Post by: Alps on January 09, 2012, 08:10:46 PM
Washington Post: Take the ICC and exit at Norwood — where? (http://www.washingtonpost.com/local/commuting/take-the-icc-and-exit-at-norwood--where/2012/01/04/gIQAoo7SfP_story.html)

Quote
Drivers leaving the newly opened Intercounty Connector at Exit 10 for Layhill Road have a choice listed on the big, green overhead sign: They can head south onto Layhill to go to Glenmont or travel north to go to Norwood.

Norwood?

Looking at the map, I'd have said Sandy Spring, given that the other two choices are taken by the adjacent exits. It's more than just Layhill Rd. at this exit, it's MD 182 (unless Google lies), and the two separate just south of Sandy Spring. At least that's a place name.
Title: Re: ICC Intercounty Connector
Post by: cpzilliacus on January 09, 2012, 10:43:18 PM
Washington Post: Take the ICC and exit at Norwood — where? (http://www.washingtonpost.com/local/commuting/take-the-icc-and-exit-at-norwood--where/2012/01/04/gIQAoo7SfP_story.html)

Quote
Drivers leaving the newly opened Intercounty Connector at Exit 10 for Layhill Road have a choice listed on the big, green overhead sign: They can head south onto Layhill to go to Glenmont or travel north to go to Norwood.

Norwood?

Looking at the map, I'd have said Sandy Spring, given that the other two choices are taken by the adjacent exits. It's more than just Layhill Rd. at this exit, it's MD 182 (unless Google lies), and the two separate just south of Sandy Spring. At least that's a place name.

Norwood is not far north of the Md. 200/Md. 182 (Layhill Road) interchange.

The intersection where they intersect (http://maps.google.com/maps?q=norwood+road+and+ednor+road,+ashton,+md&hl=en&ll=39.126065,-77.026906&spn=0.017978,0.028238&sll=39.183826,-76.817486&sspn=0.574817,0.903625&vpsrc=6&hnear=Norwood+Rd+%26+Ednor+Rd,+Colesville,+Montgomery,+Maryland&t=h&z=15) (separate?) is known to locals where the "Red Door Store" general store was located (now closed, building still there).

Md. 182 goes to the south as Layhill Road.

County road Ednor Road goes to the north and east.

County road Norwood Road heads to the south and east.

In the other direction, Md. 182 goes to the north and (slightly) west as Norwood Road.



Title: Re: ICC Intercounty Connector
Post by: froggie on January 30, 2012, 12:11:19 PM
Amongst other transportation points made (like a proposal to extend the sales tax to gasoline purchases), Gov. O'Malley was on WTOP's "Ask the Governor" this morning and mentioned that they're looking at increasing the ICC speed limit to 65 MPH (http://wtop.com/?nid=41&sid=2727383) (about 3/4 down the page).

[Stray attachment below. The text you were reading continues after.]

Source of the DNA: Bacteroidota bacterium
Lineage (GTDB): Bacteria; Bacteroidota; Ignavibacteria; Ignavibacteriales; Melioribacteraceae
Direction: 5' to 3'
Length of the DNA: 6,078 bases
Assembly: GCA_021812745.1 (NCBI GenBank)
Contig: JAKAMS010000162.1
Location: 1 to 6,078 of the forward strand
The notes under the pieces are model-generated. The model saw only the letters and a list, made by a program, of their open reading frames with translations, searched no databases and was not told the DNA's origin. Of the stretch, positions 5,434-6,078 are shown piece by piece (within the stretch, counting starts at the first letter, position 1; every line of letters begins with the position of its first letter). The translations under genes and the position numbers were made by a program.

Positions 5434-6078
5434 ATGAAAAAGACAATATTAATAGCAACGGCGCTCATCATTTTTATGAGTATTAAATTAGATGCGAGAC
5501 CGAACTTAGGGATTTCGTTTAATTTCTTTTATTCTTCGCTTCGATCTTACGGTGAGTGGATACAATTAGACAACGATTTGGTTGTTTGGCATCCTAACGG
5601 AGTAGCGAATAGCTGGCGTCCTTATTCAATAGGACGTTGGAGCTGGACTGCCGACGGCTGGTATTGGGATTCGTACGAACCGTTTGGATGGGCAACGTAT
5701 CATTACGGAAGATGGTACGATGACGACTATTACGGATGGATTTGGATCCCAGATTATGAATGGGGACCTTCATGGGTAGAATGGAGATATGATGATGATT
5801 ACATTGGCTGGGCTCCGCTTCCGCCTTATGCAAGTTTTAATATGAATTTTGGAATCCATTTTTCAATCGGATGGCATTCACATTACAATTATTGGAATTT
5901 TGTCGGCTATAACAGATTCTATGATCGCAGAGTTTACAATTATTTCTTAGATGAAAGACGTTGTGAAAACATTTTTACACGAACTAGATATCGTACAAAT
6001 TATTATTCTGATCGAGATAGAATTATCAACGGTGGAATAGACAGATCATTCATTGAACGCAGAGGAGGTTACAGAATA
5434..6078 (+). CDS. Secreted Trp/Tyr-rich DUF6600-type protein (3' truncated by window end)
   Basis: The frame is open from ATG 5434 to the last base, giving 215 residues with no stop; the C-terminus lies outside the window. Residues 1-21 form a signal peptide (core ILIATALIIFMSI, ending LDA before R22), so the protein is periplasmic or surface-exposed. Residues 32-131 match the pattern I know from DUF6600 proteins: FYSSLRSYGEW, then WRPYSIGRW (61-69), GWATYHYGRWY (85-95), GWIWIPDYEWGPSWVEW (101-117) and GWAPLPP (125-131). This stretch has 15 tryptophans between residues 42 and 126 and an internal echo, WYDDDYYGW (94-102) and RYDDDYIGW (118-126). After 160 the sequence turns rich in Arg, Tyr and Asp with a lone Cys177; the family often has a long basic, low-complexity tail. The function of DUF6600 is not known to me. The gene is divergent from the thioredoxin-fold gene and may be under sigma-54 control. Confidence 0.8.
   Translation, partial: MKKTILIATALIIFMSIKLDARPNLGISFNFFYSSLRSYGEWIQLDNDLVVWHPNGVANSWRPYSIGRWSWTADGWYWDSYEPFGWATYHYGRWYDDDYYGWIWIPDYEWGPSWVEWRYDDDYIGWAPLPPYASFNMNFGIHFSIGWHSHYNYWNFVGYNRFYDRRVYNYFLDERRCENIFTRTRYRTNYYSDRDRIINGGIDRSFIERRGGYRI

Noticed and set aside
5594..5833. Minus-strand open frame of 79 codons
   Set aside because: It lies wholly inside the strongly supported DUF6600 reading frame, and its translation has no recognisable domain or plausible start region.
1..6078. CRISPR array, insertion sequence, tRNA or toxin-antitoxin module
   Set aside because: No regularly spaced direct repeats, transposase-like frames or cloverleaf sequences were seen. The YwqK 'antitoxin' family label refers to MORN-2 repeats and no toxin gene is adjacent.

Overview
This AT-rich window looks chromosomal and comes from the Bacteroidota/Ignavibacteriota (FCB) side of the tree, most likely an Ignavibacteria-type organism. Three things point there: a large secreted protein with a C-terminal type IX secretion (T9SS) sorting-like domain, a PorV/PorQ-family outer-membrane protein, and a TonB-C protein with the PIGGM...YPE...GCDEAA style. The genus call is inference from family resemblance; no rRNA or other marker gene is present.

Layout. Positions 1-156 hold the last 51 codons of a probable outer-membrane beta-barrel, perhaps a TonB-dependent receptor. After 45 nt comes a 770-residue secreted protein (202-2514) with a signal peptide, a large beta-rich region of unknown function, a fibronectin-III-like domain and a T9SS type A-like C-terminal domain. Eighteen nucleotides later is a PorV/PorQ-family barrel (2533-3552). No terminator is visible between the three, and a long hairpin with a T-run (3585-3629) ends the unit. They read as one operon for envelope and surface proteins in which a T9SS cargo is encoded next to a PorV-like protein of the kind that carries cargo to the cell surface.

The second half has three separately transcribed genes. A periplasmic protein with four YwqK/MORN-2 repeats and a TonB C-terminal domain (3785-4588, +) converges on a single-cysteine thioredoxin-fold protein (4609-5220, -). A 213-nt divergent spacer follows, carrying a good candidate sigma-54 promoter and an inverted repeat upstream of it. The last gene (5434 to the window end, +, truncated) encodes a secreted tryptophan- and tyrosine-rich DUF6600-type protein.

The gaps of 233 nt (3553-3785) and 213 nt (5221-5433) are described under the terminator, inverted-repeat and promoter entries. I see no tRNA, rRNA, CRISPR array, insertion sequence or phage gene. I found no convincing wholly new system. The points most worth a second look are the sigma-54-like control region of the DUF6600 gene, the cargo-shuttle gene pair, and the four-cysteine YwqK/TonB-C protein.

Title: Re: ICC Intercounty Connector
Post by: cpzilliacus on January 30, 2012, 03:21:38 PM
Amongst other transportation points made (like a proposal to extend the sales tax to gasoline purchases), Gov. O'Malley was on WTOP's "Ask the Governor" this morning and mentioned that they're looking at increasing the ICC speed limit to 65 MPH (http://wtop.com/?nid=41&sid=2727383) (about 3/4 down the page).

I heard that.

I was told by a personal friend on the staff of the MdTA (who I very much trust and respect) that the design speed of the road is only 60, which is why the speed limit signs read 55, though in my personal opinion, it could easily be posted at 65.

In  a perfect world, and since the ICC is so "wired" for electronic toll collection and the like, I would suggest that MdTA post New Jersey Turnpike-style variable speed limit signs - 65 (or even 70 in the overnight hours) when the road is dry, and a lower limit when there's rain or snow falling, or in the event of an incident.
Title: Re: ICC Intercounty Connector
Post by: NJRoadfan on February 04, 2012, 09:01:23 PM
Raising the speed limit would be a good thing on this road, its way over patrolled with MdTA police!
Title: Re: ICC Intercounty Connector
Post by: Henry on February 06, 2012, 10:22:44 AM
Amongst other transportation points made (like a proposal to extend the sales tax to gasoline purchases), Gov. O'Malley was on WTOP's "Ask the Governor" this morning and mentioned that they're looking at increasing the ICC speed limit to 65 MPH (http://wtop.com/?nid=41&sid=2727383) (about 3/4 down the page).

I heard that.

I was told by a personal friend on the staff of the MdTA (who I very much trust and respect) that the design speed of the road is only 60, which is why the speed limit signs read 55, though in my personal opinion, it could easily be posted at 65.